Without the Adrian Rayson Show there is no Adrian Rayson. I am sure there ought to be. I sat in Henley with a Community Psychologist a few years ago . A charming woman but I got the impression that in her head she was working through the Community Psychologists’ Manual For Dealing With The Every Day. Not her fault; she was trying to help. I failed completely on the ‘Have a Conversation with Your Mother’ exercise. I mean, come on. How long have you got? Then somewhere in our cliché-ridden exchanges came up the subject of walls. “Adrian,” she said, “I sense you have a wall around you which you like. You must break down that wall in order to progress. I want you to break down that wall.” “Please,” I said to her, “of course there’s a bloody wall. I have spent my entire life building that wall and every day I am out there maintaining it. Indeed I often reinforce it and make it thicker in places. Everyday I do this. You want me to take that wall down? I am not saying I can’t, but I can’t just like that. It takes great effort to maintain that wall and it will take far, far greater effort to take it down.” “But what does the wall protect?” the CP asked, rather obviously. “It protects the real Adrian Rayson,” I said, “but the sadness of it is I don’t know where that real Adrian Rayson is anymore. I suppose when I started building the wall the real Adrian Rayson was in a chamber, or something, somewhere at the centre. I have been out building the wall for so long, and it is now so big and so complicated, that I have absolutely no idea where that original chamber is. I don’t know how to look, never mind where to look. And I don’t know if the real Adrian Rayson has survived being in there for so long. If I were ever to find the chamber what would I find inside? Yes, yes, I know, I have to find the chamber to find out and I can’t find the chamber without taking down the wall. I know that. I know that. But I need help. That’s where you come in. I need help. Help me…” “Yes, well we don’t have time today, I’m afraid,” was the inevitable reply. “I am away for the next couple of weeks and then I have to be in Reading. Shall I make an appointment for you after that? Say in about six week’s time.” Wow – I know she was the Community Psychologist and not some sort of private shrink with time, but I take a brick out the wall by saying I need help to take the rest of the wall down and I get told we’ll talk again in six weeks. The brick went back in at that moment and a buttress was built around it. The wall is what protects me. I won’t be taking it down without a lot of help. I didn’t go back, not least because whilst I’d been hanging on six weeks to have another go at loosening a brick or two, I got a letter from her saying that her schedule had changed and that she did not know when she’d be back in Henley but that she’d be in touch. Not with me, lady… Not with me. I can self-help better than that even if the ‘help’ involves more bricks and mortar.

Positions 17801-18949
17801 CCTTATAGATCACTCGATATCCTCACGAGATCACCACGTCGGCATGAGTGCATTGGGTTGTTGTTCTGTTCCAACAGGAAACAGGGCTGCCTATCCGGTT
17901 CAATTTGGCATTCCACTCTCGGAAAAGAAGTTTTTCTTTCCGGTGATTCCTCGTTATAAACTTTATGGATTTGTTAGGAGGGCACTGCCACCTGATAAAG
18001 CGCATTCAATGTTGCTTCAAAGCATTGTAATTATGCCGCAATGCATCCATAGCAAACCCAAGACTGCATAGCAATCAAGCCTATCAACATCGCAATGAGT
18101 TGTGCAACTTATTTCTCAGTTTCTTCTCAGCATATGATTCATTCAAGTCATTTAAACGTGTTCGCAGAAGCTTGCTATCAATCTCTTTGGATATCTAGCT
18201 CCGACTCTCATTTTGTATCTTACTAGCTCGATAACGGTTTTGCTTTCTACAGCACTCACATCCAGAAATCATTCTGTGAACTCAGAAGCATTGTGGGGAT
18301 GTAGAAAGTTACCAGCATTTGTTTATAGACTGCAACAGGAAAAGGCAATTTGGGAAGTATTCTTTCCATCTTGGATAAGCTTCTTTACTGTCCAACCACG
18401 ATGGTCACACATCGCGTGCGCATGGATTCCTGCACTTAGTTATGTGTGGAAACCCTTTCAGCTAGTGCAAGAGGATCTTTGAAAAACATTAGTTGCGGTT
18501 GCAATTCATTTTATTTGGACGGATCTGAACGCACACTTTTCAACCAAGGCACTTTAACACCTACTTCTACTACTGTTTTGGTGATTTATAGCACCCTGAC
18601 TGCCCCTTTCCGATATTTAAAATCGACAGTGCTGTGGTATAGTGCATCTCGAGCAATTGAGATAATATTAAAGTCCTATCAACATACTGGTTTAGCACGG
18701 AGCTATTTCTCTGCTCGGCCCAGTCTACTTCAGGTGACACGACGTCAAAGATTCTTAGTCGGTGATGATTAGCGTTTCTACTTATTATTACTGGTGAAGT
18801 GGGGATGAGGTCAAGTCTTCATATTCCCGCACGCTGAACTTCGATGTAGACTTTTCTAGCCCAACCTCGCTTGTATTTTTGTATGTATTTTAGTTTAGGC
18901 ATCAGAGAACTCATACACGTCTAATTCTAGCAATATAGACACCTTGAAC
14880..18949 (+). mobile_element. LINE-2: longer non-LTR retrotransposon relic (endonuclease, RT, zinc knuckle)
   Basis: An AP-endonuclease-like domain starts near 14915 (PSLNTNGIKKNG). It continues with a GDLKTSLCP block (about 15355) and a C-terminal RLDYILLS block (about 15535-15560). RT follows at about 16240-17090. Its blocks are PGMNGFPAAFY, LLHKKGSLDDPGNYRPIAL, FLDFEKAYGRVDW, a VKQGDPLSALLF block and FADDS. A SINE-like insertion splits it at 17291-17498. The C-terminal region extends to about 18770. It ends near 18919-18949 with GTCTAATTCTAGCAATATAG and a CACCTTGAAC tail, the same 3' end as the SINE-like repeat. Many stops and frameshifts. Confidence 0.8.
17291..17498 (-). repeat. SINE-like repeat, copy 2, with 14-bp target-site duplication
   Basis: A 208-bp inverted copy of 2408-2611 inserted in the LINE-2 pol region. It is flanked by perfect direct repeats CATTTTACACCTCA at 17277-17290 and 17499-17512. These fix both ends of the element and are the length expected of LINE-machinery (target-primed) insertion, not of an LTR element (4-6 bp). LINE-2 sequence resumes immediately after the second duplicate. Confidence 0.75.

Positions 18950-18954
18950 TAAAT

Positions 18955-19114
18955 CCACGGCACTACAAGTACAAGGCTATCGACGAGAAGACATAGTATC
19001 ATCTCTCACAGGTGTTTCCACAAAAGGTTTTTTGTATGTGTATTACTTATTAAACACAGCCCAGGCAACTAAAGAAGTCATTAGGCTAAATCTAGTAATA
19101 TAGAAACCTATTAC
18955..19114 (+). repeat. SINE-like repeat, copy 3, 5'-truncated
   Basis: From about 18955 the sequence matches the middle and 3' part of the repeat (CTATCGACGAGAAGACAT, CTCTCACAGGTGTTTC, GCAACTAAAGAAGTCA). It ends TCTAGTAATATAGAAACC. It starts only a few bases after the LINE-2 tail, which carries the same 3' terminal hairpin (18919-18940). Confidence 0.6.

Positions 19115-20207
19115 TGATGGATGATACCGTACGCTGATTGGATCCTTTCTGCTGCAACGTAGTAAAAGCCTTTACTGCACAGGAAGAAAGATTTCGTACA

I like analogies! A previous time we’d been talking about potential and development etc. Again she was saying about me helping myself. I explained that I did, every day, although it might not look like that to third parties. “Think of me as a piece of barren ground,” I said. “Once fertile, but now barren. A derelict garden, perhaps. You want me to regenerate, to rehabilitate, to thrive, to nurture, to produce. Well, okay, but I need help. Having been left alone I have become dilapidated. I have potential but I need help. Think of yourself as the gardener in this analogy. You cut away the brambles, clear the moss, dig up the bindweed, pick up the stones, take away the matted clumps of grass. Help rid the barren plot, me, of the detritus of dilapidation and I’ll do the rest….!” Help me to regenerate, to rehabilitate, to thrive, to nurture, to produce. Apparently we’d run out of time on that day too. One only has half an hour. One should come through the door spouting this stuff but one has to work up to it a bit, doesn’t one?! One should sit in the car park for an hour having the exchanges with oneself then walk in and get it all out. But things don’t work like that. She didn’t like me using the term ‘one’ when, apparently, talking about myself. I suggested that when I used the term ‘one’ I was not necessarily talking about myself. She said I should talk about myself and use the terms me and I. I ran out of time that day. I do have those conversations with myself. Endlessly, in my head.